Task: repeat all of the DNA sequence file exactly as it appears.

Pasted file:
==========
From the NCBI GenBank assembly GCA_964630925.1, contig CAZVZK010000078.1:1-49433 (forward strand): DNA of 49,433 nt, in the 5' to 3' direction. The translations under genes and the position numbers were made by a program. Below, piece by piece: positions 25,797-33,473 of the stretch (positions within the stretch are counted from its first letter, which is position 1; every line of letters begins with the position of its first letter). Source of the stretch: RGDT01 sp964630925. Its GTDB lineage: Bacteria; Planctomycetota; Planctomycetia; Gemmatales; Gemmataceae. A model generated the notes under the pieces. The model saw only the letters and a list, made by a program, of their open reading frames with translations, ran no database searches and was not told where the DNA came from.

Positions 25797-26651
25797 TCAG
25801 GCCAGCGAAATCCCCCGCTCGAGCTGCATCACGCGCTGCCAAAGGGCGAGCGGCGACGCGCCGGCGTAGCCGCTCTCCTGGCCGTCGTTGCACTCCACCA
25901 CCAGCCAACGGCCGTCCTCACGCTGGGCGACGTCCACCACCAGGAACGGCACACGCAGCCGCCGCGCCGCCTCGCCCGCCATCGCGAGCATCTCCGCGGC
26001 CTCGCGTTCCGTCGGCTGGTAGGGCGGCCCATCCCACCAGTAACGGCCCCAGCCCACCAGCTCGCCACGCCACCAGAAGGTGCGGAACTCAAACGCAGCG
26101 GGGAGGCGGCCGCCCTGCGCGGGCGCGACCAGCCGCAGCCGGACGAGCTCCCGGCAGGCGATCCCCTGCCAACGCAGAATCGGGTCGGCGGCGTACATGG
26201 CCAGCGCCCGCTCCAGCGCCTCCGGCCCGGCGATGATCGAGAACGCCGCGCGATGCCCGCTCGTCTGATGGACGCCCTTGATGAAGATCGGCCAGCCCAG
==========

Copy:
From the NCBI GenBank assembly GCA_964630925.1, contig CAZVZK010000078.1:1-49433 (forward strand): DNA of 49,433 nt, in the 5' to 3' direction. The translations under genes and the position numbers were made by a program. Below, piece by piece: positions 25,797-33,473 of the stretch (positions within the stretch are counted from its first letter, which is position 1; every line of letters begins with the position of its first letter). Source of the stretch: RGDT01 sp964630925. Its GTDB lineage: Bacteria; Planctomycetota; Planctomycetia; Gemmatales; Gemmataceae. A model generated the notes under the pieces. The model saw only the letters and a list, made by a program, of their open reading frames with translations, ran no database searches and was not told where the DNA came from.

Positions 25797-26651
25797 TCAG
25801 GCCAGCGAAATCCCCCGCTCGAGCTGCATCACGCGCTGCCAAAGGGCGAGCGGCGACGCGCCGGCGTAGCCGCTCTCCTGGCCGTCGTTGCACTCCACCA
25901 CCAGCCAACGGCCGTCCTCACGCTGGGCGACGTCCACCACCAGGAACGGCACACGCAGCCGCCGCGCCGCCTCGCCCGCCATCGCGAGCATCTCCGCGGC
26001 CTCGCGTTCCGTCGGCTGGTAGGGCGGCCCATCCCACCAGTAACGGCCCCAGCCCACCAGCTCGCCACGCCACCAGAAGGTGCGGAACTCAAACGCAGCG
26101 GGGAGGCGGCCGCCCTGCGCGGGCGCGACCAGCCGCAGCCGGACGAGCTCCCGGCAGGCGATCCCCTGCCAACGCAGAATCGGGTCGGCGGCGTACATGG
26201 CCAGCGCCCGCTCCAGCGCCTCCGGCCCGGCGATGATCGAGAACGCCGCGCGATGCCCGCTCGTCTGATGGACGCCCTTGATGAAGATCGGCCAGCCCAG